The HOSTS Survey - Exozodiacal Dust Measurements for 30 Stars

S. Ertel, D. Defrère, P. Hinz, B. Mennesson, G. M. Kennedy, W. C. Danchi, C. Gelino, J. M. Hill, W. F. Hoffmann, G. Rieke, A. Shannon, E. Spalding, J. M. Stone, A. Vaz, A. J. Weinberger, P. Willems, O. Absil, P. Arbo, V. P. Bailey, C. BeichmanG. Bryden, E. C. Downey, O. Durney, S. Esposito, A. Gaspar, P. Grenz, C. A. Haniff, J. M. Leisenring, L. Marion, T. J. McMahon, R. Millan-Gabet, M. Montoya, K. M. Morzinski, E. Pinna, J. Power, A. Puglisi, A. Roberge, E. Serabyn, A. J. Skemer, K. Stapelfeldt, K. Y.L. Su, V. Vaitheeswaran, M. C. Wyatt

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38 Scopus citations

Abstract

The Hunt for Observable Signatures of Terrestrial Systems survey searches for dust near the habitable zones (HZs) around nearby, bright main-sequence stars. We use nulling interferometry in the N band to suppress the bright stellar light and to probe for low levels of HZ dust around the 30 stars observed so far. Our overall detection rate is 18%, including four new detections, among which are the first three around Sun-like stars and the first two around stars without any previously known circumstellar dust. The inferred occurrence rates are comparable for early-type and Sun-like stars, but decrease from % for stars with previously detected cold dust to % for stars without such excess, confirming earlier results at higher sensitivity. For completed observations on individual stars, our sensitivity is five to ten times better than previous results. Assuming a lognormal excess luminosity function, we put upper limits on the median HZ dust level of 13 zodis (95% confidence) for a sample of stars without cold dust and of 26 zodis when focusing on Sun-like stars without cold dust. However, our data suggest that a more complex luminosity function may be more appropriate. For stars without detectable Large Binocular Telescope Interferometer (LBTI) excess, our upper limits are almost reduced by a factor of two, demonstrating the strength of LBTI target vetting for future exo-Earth imaging missions. Our statistics are limited so far, and extending the survey is critical to informing the design of future exo-Earth imaging surveys.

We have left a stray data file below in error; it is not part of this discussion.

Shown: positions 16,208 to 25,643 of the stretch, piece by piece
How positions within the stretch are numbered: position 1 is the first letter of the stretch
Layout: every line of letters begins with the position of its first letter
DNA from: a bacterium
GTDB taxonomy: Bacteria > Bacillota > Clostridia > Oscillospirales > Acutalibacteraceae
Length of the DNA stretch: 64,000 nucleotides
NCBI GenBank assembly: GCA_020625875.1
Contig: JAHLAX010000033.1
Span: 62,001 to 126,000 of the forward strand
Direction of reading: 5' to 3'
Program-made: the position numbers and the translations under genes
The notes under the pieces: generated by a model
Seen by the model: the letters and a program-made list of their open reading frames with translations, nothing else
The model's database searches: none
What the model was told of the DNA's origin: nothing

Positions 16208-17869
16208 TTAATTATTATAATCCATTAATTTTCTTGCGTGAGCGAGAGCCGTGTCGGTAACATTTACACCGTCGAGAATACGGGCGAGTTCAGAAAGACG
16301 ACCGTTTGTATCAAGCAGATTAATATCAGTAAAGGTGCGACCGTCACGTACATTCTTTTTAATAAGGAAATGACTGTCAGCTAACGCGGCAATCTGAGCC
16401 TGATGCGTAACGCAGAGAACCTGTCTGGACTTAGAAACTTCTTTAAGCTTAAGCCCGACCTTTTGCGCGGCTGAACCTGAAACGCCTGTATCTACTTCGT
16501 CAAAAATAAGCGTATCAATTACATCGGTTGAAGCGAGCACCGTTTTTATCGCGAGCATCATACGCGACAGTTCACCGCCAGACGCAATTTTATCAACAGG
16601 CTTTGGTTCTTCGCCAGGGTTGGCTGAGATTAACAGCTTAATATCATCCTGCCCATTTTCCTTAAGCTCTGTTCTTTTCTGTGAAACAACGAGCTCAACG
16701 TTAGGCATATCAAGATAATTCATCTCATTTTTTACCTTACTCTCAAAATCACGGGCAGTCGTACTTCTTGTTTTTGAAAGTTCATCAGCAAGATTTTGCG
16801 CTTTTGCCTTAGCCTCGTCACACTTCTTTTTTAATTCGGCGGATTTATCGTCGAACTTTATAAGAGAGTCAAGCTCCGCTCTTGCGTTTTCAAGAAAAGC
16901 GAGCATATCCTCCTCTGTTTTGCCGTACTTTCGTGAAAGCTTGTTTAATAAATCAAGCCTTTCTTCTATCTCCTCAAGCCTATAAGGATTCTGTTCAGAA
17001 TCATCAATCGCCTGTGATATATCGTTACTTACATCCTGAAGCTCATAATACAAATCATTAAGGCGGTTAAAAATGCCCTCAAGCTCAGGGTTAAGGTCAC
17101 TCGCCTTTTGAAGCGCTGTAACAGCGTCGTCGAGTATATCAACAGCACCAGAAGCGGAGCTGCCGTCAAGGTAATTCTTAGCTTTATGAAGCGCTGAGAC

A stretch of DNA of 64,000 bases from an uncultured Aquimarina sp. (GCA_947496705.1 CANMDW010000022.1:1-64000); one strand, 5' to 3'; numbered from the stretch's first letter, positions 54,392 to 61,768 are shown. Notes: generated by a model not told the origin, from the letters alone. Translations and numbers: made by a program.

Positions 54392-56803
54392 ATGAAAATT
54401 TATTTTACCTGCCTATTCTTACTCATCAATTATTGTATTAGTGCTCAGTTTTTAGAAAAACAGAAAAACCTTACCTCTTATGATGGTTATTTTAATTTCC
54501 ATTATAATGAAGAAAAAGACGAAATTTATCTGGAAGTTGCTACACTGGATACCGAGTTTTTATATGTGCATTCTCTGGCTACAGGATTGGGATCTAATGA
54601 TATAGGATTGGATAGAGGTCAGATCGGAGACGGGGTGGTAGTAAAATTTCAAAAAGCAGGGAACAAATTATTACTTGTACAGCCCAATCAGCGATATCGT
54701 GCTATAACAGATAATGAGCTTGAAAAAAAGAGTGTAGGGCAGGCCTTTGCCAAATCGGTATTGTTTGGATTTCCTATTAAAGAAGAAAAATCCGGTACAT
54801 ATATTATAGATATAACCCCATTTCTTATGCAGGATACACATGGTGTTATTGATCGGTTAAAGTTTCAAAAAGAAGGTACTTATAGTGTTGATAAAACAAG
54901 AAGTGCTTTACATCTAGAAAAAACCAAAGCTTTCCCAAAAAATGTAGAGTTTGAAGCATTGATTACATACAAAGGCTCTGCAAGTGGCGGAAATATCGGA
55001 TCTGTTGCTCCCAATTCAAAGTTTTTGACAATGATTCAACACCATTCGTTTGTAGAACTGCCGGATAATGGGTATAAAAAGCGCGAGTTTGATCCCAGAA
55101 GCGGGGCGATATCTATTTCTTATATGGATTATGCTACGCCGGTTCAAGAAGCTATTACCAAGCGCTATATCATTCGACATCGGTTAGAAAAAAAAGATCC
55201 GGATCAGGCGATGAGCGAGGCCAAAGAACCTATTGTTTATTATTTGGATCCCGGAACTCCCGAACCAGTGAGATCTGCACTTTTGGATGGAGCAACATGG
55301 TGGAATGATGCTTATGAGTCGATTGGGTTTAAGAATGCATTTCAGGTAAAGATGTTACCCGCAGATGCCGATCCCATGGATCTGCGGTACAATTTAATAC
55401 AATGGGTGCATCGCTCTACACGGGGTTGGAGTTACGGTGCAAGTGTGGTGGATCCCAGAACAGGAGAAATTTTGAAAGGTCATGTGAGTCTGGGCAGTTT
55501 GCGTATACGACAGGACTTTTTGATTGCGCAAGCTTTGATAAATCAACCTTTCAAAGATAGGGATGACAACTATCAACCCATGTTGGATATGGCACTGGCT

Original languageEnglish (US)
Article number194
JournalAstronomical Journal
Volume155
Issue number5
DOIs
StatePublished - May 2018

All Science Journal Classification (ASJC) codes

  • Astronomy and Astrophysics
  • Space and Planetary Science

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